I tested both... but not as far as guido did for M2Crypto (I didn't really matter if a massive long use was creating a leak... it was useless for me to now that). So the context was different. But here is my point:
Is it better to use a very handy toolkit that has bugs that you can't get rid of (in a acceptable time and with an acceptable amount of work), or to use a more "basic" lib and write yourself the specific tools you need?
All depends on your context... if you really need all the functionnality of M2Crypto then you should continue to track down that stupid leak (and take some reserves of coffee and aspirin!). But if you can use just the basic SSL functionnality to do the job... even if you have to write some more stuff yourself (HTTPSconnection for exemple... maybe more...).
Personnaly I prefer the second way because I know it's easier to find a bug in a small lib than in a whole toolkit (wrapped via SWIG). I prefer to write a little more code myself than spending many day debug a crappy code that is not mine and whether 70% is useless for what I do...
So it's up to you, Mr Guido, to decide... all I can say is that according to my experience PyOpenSSL do the job well and is widely used... and if ever you find a leak or something in it, it would be easier to debug than M2Crypto (but you already spent a lot of time in M2Crypto so it's not necessarely a good argument).
Hmm. I once fiddled around writing a python binding for the libmdb which allows to read Microsoft Access .mdb files.
I tried using SWIG and a couple of generators there. The problem was mainly the very opaque API of the library which uses some of glib's special types for managing lists and stuff. The interface generated by SWIG actually worked but only put out some generic types you couldn't access from python.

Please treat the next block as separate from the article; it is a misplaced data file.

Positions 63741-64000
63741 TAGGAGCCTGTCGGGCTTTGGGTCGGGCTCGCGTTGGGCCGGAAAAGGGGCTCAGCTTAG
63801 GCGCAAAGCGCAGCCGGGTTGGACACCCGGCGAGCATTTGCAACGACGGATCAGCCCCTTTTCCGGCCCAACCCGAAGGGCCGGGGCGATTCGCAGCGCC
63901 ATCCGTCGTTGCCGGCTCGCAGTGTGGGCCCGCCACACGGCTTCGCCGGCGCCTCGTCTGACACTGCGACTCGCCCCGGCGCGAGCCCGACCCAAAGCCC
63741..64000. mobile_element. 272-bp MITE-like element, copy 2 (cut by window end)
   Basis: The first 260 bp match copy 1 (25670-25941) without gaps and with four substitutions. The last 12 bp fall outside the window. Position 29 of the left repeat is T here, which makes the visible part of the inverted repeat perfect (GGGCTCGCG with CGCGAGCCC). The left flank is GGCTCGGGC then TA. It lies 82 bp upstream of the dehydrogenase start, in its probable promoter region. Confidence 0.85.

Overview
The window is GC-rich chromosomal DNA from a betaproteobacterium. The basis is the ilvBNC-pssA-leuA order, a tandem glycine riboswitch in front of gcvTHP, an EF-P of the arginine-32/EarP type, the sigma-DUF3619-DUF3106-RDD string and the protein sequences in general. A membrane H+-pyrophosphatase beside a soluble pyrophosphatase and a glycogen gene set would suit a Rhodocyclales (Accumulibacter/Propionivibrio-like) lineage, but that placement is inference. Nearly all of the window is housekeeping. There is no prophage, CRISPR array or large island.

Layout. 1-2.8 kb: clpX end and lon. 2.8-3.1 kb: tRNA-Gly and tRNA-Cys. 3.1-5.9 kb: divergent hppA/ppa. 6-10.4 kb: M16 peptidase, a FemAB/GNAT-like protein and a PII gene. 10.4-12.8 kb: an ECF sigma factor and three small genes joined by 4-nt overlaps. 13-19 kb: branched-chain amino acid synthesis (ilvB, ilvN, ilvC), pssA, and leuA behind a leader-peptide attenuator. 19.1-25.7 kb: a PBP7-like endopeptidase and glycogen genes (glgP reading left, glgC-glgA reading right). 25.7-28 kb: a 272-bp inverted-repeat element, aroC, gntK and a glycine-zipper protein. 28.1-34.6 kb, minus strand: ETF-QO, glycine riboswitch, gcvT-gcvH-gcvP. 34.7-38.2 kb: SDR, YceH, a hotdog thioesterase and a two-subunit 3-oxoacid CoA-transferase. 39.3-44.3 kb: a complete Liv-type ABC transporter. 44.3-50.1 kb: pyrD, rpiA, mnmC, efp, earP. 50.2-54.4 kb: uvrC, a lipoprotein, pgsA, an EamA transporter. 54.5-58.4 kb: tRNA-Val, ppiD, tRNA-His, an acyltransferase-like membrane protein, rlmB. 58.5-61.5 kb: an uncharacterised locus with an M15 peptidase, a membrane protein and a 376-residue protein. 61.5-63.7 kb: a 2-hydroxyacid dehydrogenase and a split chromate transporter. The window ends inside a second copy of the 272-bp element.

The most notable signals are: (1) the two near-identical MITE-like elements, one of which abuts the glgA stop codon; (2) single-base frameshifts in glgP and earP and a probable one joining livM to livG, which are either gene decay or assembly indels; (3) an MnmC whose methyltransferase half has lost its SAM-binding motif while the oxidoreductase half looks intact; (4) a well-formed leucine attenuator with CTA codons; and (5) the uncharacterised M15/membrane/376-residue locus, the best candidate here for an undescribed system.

After some more annoying fiddling I went by creating a Python C-module manually. I ended up with a single function taking the filename and returning back a (stupid) complex python structure of dictionaries that represent the whole database. Not memory efficient (but leak-free as far as I can tell) but easy to grasp and exactly tailored for my problem.
I'd have to slightly defend SWIG for fast wrapping API development. All it should mostly be if the library is designed well is quite a thin layer. Then the abstraction can be done in python. I think one problem is OpenSSL has a pretty nasty interface.
Had a quick look through the Swig files and found a few memory leaks Listed below.
_dsa.i:270: Not Freeing DSA_SIG_new on error path _dsa.i:333: Not Freeing sigbuf
_rand.i:97: Not freeing mem on error path _rand.i:100: Not freeing mem on error path
_rc4.i:64: Not Freeing out
Not sure what parameters/algorithms you are using so can't have a deeper look.
I'll have to raise my hand and claim ownership of the stupidity of the part of the patch that uses an unbound method to override a bound one.
It does fix the memory leak that I was facing at the time. But so would have providing None as the override for the bound method. Since in the context I was looking at, that method was never called. The memory leak was the combination of assignment of a bound method, use of __del__ for that class and python 2.1.3. At the time I was looking at this I did not have such an explicit explanation of the leak.
I'm relatively new to python - started last year - and I just started this week to play with SSL under python. It may not seem really heroic but I can summarize my opinion by : "I totally agree with Pierre-Yves above" :)